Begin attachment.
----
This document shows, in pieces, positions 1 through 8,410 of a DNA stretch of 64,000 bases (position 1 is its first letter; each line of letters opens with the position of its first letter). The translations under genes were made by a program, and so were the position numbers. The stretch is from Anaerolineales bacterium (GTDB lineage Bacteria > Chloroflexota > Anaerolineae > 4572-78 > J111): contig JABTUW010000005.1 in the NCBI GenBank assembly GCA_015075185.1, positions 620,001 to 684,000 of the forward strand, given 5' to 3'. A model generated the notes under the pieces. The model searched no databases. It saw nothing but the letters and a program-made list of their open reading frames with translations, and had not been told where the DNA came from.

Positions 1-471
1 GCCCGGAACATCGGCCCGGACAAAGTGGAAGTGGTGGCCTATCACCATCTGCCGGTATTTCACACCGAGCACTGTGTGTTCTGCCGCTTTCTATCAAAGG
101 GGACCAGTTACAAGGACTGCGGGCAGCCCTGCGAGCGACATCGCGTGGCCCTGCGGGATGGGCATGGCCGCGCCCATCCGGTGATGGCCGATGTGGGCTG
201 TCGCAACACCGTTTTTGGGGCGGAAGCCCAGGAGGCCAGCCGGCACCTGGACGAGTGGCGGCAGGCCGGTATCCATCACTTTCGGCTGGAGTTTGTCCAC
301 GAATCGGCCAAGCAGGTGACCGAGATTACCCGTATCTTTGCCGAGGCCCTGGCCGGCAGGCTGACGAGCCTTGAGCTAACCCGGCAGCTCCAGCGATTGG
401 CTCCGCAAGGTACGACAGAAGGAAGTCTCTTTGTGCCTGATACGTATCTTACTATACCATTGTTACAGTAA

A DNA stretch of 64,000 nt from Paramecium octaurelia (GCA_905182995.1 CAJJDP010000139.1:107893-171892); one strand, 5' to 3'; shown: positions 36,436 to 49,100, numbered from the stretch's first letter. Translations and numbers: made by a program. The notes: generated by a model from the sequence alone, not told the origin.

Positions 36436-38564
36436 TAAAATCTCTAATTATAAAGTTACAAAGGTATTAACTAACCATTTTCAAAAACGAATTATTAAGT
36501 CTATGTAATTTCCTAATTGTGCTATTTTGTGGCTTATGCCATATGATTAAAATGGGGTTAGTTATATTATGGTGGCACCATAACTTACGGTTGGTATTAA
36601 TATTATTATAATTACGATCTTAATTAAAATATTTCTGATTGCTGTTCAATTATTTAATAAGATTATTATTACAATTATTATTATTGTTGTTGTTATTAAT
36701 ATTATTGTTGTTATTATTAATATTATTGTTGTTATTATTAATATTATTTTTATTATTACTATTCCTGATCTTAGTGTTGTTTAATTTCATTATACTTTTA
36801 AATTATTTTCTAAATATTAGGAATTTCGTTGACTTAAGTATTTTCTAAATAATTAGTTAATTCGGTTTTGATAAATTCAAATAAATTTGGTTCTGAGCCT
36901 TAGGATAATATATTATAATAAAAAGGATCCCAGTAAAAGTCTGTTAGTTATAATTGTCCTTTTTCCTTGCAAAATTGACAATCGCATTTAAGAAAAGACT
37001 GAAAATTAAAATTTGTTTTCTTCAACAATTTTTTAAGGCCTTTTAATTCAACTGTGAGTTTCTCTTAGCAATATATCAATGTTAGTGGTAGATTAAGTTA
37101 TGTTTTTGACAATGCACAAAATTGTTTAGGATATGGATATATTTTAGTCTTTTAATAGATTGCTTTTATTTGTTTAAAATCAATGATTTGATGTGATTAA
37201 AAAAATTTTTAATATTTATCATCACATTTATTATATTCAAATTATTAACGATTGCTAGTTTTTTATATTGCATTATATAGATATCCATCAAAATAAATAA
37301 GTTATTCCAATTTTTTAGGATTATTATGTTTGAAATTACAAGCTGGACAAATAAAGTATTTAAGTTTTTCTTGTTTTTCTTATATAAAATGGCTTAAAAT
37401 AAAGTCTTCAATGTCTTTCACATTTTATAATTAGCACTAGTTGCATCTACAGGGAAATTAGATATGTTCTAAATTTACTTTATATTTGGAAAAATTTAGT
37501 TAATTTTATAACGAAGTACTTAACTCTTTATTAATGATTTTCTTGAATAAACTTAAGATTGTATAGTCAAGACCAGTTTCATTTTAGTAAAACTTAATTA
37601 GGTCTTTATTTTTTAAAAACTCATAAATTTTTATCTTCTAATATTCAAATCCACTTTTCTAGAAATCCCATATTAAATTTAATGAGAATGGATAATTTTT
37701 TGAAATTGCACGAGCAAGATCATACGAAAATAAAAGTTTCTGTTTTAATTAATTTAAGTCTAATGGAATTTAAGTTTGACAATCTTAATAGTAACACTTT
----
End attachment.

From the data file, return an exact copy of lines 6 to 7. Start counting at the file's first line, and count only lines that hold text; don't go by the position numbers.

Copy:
301 GAATCGGCCAAGCAGGTGACCGAGATTACCCGTATCTTTGCCGAGGCCCTGGCCGGCAGGCTGACGAGCCTTGAGCTAACCCGGCAGCTCCAGCGATTGG
401 CTCCGCAAGGTACGACAGAAGGAAGTCTCTTTGTGCCTGATACGTATCTTACTATACCATTGTTACAGTAA